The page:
by Edward Qualtrough

Paperless HMRC a reality, says chief digital and information officer

Oct 31, 20144 mins
GovernmentIT LeadershipIT Strategy

Her Majesty’s Revenue and Customs chief digital and information officer Mark Dearnley says the levels of cultural and organisational change at HMRC “are amazing” and its digitisation to becoming paperless is something “we just can’t get wrong”.

Dearnley, the former Vodafone CIO who was brought into HMRC in August 2013, was speaking at the Chief Digital Officer Summit earlier this week shortly after his appearance in front of the Public Accounts Committee to answer questions about the £10.4 billion ‘Aspire’ outsourcing contract with Capgemini.

The former CIO of Cable & Wireless described HMRC as a business with a turnover of £505.8 billion a year, with 41 million users and five million business users.

“We’ve seen a reduction of our workforce by 22%, but we’ve also got an alluring ‘tax gap’ of £34 billion to go after – which makes for a compelling business case,” Dearnley said.

All the tax but none of the paper

But Dearnley said HMRC needed to change its ways from being a paper-heavy organisation and digitise its processes – a legacy which sees the department receive 70 million letters a year, while sending 200 million.

“Nobody told me when I joined I’d be running one of the largest publishing businesses in the world,” he quipped.

“If we stopped using this much paper we could give every postman in the UK five days more holiday a year.

“We have to remove paper from every stage of the process, and it has to be as good as when using your online banking service.

“We can’t get this wrong. A paperless HMRC is not just possible but it is in sight,” Dearnley added.

Digitising HMRC

HMRC is now scanning all inbound post and converting it into a digital format, Dearnley said.

“We are working towards a single view of every customer across the organisation – the levels of change are amazing.”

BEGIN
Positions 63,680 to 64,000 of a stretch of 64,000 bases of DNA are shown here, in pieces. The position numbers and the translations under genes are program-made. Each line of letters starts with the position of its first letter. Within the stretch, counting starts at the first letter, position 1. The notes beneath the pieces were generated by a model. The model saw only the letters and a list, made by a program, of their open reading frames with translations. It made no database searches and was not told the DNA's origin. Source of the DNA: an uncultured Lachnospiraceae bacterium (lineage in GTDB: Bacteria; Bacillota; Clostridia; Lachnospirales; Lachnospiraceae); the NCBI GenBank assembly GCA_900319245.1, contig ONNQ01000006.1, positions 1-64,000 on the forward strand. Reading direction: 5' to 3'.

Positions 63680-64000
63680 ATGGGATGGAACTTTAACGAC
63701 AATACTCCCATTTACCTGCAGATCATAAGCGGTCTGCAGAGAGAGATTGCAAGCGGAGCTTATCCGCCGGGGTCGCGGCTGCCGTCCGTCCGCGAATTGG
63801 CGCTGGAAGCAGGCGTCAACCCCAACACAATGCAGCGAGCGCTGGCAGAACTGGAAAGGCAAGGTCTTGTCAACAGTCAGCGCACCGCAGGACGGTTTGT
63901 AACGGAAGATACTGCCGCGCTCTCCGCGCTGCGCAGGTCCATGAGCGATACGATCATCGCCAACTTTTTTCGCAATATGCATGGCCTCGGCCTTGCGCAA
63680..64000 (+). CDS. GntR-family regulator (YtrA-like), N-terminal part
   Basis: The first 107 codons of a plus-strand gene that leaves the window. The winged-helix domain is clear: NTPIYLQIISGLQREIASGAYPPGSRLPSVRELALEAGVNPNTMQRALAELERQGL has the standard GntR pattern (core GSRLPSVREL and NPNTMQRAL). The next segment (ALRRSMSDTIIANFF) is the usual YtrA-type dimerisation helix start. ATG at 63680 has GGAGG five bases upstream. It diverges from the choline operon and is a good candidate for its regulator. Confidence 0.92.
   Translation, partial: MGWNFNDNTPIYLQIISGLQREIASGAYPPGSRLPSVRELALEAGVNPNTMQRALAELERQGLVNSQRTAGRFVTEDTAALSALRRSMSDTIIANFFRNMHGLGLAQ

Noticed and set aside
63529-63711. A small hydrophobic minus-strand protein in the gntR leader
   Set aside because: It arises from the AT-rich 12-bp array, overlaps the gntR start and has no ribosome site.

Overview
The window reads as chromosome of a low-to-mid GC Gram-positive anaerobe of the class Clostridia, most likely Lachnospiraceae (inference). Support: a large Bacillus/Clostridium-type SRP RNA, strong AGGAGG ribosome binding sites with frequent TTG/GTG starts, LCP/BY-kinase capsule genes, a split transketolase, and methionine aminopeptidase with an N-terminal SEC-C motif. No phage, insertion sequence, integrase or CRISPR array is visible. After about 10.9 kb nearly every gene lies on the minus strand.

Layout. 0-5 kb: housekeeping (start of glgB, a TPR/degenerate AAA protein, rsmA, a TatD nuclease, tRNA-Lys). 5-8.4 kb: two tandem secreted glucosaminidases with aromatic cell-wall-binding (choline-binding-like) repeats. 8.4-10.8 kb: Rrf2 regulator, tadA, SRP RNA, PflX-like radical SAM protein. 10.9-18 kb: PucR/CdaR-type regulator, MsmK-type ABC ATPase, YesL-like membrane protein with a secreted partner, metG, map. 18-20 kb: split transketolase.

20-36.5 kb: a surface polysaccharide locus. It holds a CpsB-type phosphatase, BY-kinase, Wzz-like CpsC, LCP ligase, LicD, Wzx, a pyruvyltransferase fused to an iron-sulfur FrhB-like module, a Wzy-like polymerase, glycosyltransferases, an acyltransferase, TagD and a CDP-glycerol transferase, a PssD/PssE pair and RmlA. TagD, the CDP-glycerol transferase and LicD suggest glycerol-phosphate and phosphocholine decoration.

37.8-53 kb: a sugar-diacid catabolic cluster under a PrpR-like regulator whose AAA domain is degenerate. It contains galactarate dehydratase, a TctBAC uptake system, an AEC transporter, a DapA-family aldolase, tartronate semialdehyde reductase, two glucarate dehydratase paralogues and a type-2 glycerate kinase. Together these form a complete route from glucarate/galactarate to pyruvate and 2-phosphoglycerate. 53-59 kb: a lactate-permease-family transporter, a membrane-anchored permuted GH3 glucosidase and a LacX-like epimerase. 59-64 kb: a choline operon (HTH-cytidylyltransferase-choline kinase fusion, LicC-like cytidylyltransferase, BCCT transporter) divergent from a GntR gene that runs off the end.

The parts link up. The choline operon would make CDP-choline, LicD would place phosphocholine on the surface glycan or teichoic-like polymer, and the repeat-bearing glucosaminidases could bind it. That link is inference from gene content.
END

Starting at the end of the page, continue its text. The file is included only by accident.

They have taken around 1,700 different paper forms, removing the ones which are obsolete and converting all forms into mobile and tablet friendly digital iForms which will render on almost any device.

Dearnley said that since April over 300 of these have been converted, and that around 300 are left to do.

“We are moving from ‘print and post’ to ‘submit online’, and with some forms ‘save and retrieve’,” he said. “We plan to be fully online and submittable by March next year.

“It will make a real difference for customers and it will all come together. You will be able to log in to your account and you will see a single history of your contact and transactions with HMRC.”

Government as a disruptor

Speaking after Executive Director of the Government Digital Service Mike Bracken discussed the importance of digital leaders in transforming public services, Dearnley also revealed HMRC would be issuing tools to submit forms for friends and acquaintances, allowing citizens to help others as well as themselves and remove the need in some circumstances of people turning to expensive tax consultants.

“You should be able to do these services for friends and family, for your sibling or a friend down the road so people don’t have to go out there and use a tax agent,” Dearnley said.

“The friends and family will be in a private beta and out by Christmas for a small group of users.”

These types of services were also mentioned by Bracken and CDO of the Ministry of Justice Paul Shetler, who believe digitising public services can help people by simplifying processes and removing legal counsel during difficult periods.

Lasting power of attorney

Bracken said that the GDS had implemented this for lasting power of attorney – a legal document that lets a ‘donor’ appoint one of more ‘attorneys’ to make decisions you a person’s behalf, something often used after a person has an accident or illness and can’t make a decision at a time it needs to be made.

Bracken said: “We have taken 80% of the paper out. People often refer to legal services, which can be the last thing you need for what is usually a complicated process during a very difficult time.”

Shetler said that although the MoJ’s relationship with the public was different from other departments since “the MoJ comes after you – but everybody has to deal with us if they are in a particular set of circumstances”, there is a still opportunities to simplify processes.

“When you go on Amazon you don’t need a solicitor to pay for that book,” Shetler said. “It’s a sign of our times that we need solicitors for so many things.”